Do you have a guilty pleasure book?
I’m a librarian, so the idea of a book being a guilty pleasure is anathema to me. There should be zero guilt in reading something that makes you happy and makes you want to read more.
What is your favorite genre? Which do you avoid?
My favorite genre is fantasy – specifically young adult fantasy. I love the worldbuilding and action involved in fantasy books, and my short attention span and lack of free time for reading makes YA materials a great option for me to read awesome stories in a shorter timeframe. The Ranger's Apprentice series by John Flanagan is a family favorite that we've listened to on road trips. I've also enjoyed the Court of Fives series by Kate Elliott, An Ember in the Ashes series by Sabaa Tahir, and the Cursebreakers series by Brigid Kemmerer. It helps that I have two young adults at home (ages 19 and 17) and they have the same love for YA fantasy, so we get to share quite a few books between us. I also loved the Iron Druid Chronicles by Kevin Hearne. That series is DEFINITELY not YA, but it's so awesome. If you're a fan of audiobooks, this is definitely one to listen to because the narrator is amazing.
What is a book that you’re afraid to read?
Any horror books. I read Pet Sematary by Stephen King when I was a teen and had nightmares for days. I can’t even watch previews of scary movies. If it’s scary, it’s not for me.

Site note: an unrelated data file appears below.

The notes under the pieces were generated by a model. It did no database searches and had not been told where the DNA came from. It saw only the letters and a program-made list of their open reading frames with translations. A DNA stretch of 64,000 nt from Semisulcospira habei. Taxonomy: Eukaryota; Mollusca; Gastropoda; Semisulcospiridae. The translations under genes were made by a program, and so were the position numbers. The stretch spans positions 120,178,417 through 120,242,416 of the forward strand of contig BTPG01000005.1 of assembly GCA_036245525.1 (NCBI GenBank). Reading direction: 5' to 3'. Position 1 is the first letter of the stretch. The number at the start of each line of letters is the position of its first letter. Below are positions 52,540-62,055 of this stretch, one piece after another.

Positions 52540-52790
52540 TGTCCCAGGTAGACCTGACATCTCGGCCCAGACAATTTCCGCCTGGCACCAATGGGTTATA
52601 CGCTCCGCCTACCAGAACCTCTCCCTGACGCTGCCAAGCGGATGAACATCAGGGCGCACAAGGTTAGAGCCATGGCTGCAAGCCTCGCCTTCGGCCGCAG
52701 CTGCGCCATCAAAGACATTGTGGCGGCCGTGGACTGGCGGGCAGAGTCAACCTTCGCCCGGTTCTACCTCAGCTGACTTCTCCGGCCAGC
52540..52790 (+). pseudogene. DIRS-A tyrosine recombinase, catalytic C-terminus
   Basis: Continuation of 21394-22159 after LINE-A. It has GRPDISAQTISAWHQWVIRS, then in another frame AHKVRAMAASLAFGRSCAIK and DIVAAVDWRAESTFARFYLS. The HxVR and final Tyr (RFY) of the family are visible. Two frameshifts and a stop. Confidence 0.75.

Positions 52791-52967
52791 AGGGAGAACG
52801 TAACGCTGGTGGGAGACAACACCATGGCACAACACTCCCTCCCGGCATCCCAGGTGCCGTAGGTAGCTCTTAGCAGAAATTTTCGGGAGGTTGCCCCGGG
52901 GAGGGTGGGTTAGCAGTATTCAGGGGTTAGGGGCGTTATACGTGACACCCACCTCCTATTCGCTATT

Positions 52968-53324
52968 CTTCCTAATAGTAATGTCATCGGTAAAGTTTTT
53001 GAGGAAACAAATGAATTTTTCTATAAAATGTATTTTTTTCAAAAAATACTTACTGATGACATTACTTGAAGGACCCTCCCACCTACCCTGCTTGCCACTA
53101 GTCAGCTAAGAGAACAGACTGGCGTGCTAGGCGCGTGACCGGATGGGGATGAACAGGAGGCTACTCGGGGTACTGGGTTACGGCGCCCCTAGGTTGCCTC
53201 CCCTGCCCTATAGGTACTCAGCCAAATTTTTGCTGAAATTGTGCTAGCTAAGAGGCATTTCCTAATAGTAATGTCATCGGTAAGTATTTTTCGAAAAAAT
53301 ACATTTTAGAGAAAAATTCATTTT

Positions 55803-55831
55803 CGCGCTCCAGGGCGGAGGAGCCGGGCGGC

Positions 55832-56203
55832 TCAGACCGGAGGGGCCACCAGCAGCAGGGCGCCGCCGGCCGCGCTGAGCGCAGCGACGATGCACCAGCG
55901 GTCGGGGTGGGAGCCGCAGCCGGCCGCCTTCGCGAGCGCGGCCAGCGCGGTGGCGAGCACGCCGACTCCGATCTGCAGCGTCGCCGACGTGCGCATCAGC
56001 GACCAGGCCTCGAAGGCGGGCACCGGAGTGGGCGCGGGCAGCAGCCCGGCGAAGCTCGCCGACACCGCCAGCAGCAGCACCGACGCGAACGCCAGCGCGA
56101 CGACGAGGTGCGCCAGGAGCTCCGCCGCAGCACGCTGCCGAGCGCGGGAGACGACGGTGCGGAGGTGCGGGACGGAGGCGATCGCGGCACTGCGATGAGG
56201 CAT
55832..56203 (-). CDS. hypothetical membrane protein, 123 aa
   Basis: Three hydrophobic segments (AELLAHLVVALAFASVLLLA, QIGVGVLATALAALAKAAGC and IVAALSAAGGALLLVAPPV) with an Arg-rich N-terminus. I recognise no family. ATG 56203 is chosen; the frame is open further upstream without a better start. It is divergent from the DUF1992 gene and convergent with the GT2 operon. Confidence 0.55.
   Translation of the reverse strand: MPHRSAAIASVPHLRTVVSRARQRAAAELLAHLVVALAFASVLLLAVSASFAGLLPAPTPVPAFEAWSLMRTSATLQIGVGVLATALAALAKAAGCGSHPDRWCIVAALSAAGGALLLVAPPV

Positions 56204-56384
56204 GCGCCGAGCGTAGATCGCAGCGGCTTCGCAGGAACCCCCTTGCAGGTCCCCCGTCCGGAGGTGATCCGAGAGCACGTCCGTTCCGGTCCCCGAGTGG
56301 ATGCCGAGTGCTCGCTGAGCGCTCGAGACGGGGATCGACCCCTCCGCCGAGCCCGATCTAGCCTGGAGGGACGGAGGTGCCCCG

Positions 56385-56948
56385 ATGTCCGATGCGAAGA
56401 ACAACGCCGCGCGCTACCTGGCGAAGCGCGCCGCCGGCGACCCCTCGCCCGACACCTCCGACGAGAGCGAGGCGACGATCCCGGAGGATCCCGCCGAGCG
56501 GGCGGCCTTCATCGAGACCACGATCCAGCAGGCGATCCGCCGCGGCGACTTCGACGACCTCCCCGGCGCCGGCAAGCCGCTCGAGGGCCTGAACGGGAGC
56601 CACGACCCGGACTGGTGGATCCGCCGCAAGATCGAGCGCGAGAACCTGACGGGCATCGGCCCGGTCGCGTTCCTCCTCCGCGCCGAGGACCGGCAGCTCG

What book is currently sitting on your nightstand?
I rarely have a book sitting on my nightstand – they’re usually scattered all over my house and often are on my phone as eBooks and eAudio. I just finished listening to Where I Belong by Marcia Argueta Mickelson, a Texas author of YA books, and thoroughly enjoyed it. Many YA stories featuring current issues (this one is about immigration in Texas) feel forced - as if the writer is trying too hard to write about the issue and loses grasp of the story. In this case, Mickelson manages to write a compelling story that just happens to feature an immigrant family. I’m currently reading The Bone Houses by Emily Lloyd Jones in print and then I have Echoes of Grace by Guadalupe Garcia McCall in my Kindle app.
What’s the last great book you read? The last book you recommended to everyone you know?
I loved Thank You for Listening by Julia Whelan. As an avid fan of audiobooks, I enjoyed the inside look at the audiobook recording industry along with the not-quite together main character and messy romance. I recently read The Liar’s Crown by Abigail Owen and can’t wait for the next book in her series. If you’re a fan of Sarah J. Maas, you’ll enjoy this one.
Describe your ideal reading experience (when, what, where, how).
My ideal reading experience would be out on my patio on a rainy day (which we haven’t had many of this year). Alternatively, I like to read cozied up on the couch with a blanket and a dog (or two or three!) snuggled up next to me.
Do you have a favorite book no one else has heard of?